Code review please

This is a discussion on Code review please within the C Programming forums, part of the General Programming Boards category; Hi! I'm trying my best to learn C and was wondering if anybody would tell me how I can do ...

  1. #1
    Open to suggestions Brighteyes's Avatar
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    Smile Code review please

    Hi! I'm trying my best to learn C and was wondering if anybody would tell me how I can do better. Here's my code; a good hard critique is what I need, show no mercy.
    Code:
    #include <stdio.h>
    #include <ctype.h>
    
    int main(void)
    {
      static char line[1001]; /* static to initialize as empty */
      char name[101];
      int lastc;
      int age;
    
      while (1)
      {
        printf("Tell me your name and age: ");
        fflush(stdout);
        
        /* Get a line. Extra characters treated as junk */
        if (scanf(" %1000[^\n]%*[^\n]", line) >= 0)
          getchar();
        
        /* sscanf leaves a trailing space in 'name' if the
           name and age are separated by a space. 'lastc' marks that space */
        if (sscanf(line, "%[^0-9] %n %d", name, &lastc, &age) != 2)
          fprintf(stderr, "Unable to process. Example input: John Doe 37\n");
        else
        {
          if (isspace(name[lastc - 1]))
            name[lastc - 1] = '\0';
    
          printf("Hey, %s! You're %d years old!\n", name, age);
          break;
        }
      }
    
      return 0;
    }
    Thanks a bunch!
    p.s. What the alphabet would look like without q and r.

  2. #2
    Registered User Codeplug's Avatar
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    • /* static to initialize as empty */
      You can't depend on that even though it may be true on your system. A better way to get the compiler to clear it for you is like this:
      Code:
      char line[1001] = {0};
    • Make you tabs/indents more than 2 spaces. 3 or 4 is generally more readable.
    • It's a good habbit to put all statement blocks in {} and can also add to readability. For example:
      Code:
      if (...)
      {
         getchar();
      }
    • You can also make your comment blocks a little more readable like this:
      Code:
      /* sscanf leaves a trailing space in 'name' if the
       * name and age are separated by a space. 'lastc' marks that space */


    gg

  3. #3
    End Of Line Hammer's Avatar
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    >>static char line[1001]; /* static to initialize as empty */
    To initialise as "empty", do it this way:
    >>char line[1001] = {0};


    [edit]
    Doh, beat by miles on that one Damn work getting in the way again
    When all else fails, read the instructions.
    If you're posting code, use code tags: [code] /* insert code here */ [/code]

  4. #4
    Just Lurking Dave_Sinkula's Avatar
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    Note that %[0-9] may be interpreted as equivalent to %[0123456789] as a common extension, but this is not standard.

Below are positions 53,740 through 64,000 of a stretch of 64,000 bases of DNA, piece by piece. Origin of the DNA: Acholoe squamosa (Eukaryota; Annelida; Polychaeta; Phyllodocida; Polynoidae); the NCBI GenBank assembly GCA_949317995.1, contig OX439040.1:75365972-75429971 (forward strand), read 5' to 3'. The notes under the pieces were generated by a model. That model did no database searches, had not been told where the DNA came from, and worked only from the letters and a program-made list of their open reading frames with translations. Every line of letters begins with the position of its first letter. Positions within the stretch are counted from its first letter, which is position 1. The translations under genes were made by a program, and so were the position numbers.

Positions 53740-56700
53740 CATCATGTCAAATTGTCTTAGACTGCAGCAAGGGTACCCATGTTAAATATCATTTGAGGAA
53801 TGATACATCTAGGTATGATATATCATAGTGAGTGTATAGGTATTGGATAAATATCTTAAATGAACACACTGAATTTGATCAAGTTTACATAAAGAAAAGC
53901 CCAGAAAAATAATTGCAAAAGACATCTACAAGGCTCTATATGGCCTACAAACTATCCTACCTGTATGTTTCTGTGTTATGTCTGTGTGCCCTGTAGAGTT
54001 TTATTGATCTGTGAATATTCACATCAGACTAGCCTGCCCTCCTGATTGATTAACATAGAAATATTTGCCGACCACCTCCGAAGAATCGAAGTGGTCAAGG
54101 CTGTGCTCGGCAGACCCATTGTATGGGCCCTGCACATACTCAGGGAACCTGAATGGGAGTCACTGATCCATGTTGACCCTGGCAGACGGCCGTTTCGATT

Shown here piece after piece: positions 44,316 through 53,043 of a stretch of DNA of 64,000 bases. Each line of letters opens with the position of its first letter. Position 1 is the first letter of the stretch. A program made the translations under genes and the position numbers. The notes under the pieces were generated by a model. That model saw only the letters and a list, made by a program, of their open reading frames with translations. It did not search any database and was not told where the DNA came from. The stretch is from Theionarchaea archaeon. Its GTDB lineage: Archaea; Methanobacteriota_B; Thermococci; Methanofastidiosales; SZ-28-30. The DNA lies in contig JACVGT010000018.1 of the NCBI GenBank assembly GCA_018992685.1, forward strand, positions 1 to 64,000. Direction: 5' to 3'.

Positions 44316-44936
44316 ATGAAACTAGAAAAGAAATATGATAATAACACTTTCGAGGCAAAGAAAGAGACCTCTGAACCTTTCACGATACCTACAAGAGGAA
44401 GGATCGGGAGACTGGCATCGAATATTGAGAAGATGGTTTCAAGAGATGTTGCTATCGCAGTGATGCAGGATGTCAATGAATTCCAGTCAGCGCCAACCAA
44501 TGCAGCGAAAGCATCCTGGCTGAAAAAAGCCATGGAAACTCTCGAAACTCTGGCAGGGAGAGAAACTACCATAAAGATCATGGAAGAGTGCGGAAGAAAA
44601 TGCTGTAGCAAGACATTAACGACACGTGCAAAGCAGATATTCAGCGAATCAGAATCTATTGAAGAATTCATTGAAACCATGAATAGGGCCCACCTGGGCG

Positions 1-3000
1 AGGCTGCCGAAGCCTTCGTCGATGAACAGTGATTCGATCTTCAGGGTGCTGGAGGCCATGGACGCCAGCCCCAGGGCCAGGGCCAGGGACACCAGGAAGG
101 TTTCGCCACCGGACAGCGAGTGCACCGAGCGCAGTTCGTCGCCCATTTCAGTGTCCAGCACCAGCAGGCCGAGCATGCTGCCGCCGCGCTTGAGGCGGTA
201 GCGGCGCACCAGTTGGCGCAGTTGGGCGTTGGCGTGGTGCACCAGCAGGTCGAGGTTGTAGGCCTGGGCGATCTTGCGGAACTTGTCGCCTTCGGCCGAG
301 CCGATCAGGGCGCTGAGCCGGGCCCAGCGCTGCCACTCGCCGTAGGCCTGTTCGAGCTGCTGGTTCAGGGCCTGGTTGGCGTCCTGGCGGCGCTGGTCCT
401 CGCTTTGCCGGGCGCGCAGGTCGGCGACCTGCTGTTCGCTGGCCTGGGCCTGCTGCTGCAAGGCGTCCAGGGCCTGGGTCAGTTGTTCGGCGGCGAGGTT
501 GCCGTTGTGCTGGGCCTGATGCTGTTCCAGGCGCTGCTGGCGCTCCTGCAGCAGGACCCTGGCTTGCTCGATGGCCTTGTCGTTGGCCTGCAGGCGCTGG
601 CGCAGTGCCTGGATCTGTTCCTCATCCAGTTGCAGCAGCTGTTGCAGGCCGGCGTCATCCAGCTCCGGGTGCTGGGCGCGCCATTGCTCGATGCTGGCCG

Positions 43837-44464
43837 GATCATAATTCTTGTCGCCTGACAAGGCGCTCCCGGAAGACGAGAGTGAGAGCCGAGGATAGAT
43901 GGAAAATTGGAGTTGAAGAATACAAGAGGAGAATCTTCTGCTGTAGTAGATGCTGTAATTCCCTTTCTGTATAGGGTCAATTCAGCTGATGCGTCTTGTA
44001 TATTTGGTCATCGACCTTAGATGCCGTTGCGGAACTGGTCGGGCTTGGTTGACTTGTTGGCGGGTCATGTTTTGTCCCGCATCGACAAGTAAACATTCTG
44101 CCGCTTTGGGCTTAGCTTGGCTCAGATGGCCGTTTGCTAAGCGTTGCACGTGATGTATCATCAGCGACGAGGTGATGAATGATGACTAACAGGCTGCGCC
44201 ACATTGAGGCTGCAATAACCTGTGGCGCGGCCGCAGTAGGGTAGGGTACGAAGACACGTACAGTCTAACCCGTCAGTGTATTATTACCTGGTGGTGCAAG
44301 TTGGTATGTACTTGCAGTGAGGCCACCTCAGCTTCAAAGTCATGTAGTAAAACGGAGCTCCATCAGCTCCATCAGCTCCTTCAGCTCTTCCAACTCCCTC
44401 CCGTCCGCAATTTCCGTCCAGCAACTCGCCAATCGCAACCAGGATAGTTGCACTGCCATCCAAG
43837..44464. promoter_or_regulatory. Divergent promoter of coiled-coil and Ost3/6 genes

7. It is easier to write an incorrect program than understand a correct one.
    40. There are two ways to write error-free programs; only the third one works.*

  5. #5
    Open to suggestions Brighteyes's Avatar
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    > if (scanf(" %1000[^\n]%*[^\n]", line) >= 0)
    This only counts successful inputs, if the user presses ctrl-d (or ctrl-z depending on your OS), you still end up processing some data when there is none
    Yea, but since 'line' starts out with nothing in it, the error message shows up. I guess a better way would be to test for < 0 and breaking if it's true
    Code:
    /* Get a line. Extra characters treated as junk */
    if (scanf(" %1000[^\n]%*[^\n]", line) < 0)
      break;
    
    getchar();
    Would it be better to not try and process if scanf gives EOF? Or is processing an empty line and printing the error an acceptable response to that return value?
    Personally, I use fgets() to read a line to start with
    while ( fgets( buff, sizeof(buff), stdin ) != NULL ) { }

    If I care about whether there is a newline in buff or not, I do this
    char *p = strchr( buff, '\n' );
    if ( p != NULL ) { /* newline found */ }
    else { /* no newline */ }
    I tried that first, but it turns out that to get all of the stuff I wanted took up like 9 lines with fgets and made me use other functions and make new variables. The scanf way only took two lines and did everything that the fgets way did. I find it easier to read too.
    > sscanf leaves a trailing space in 'name'
    It will leave many trailing spaces, not just one if you type
    John Doe____________________42
    I can't think of a good way to fix this and still let names with spaces be typed in. The only thing I can think of is to take the age first, are there other ways?
    > if (sscanf(line, "%[^0-9]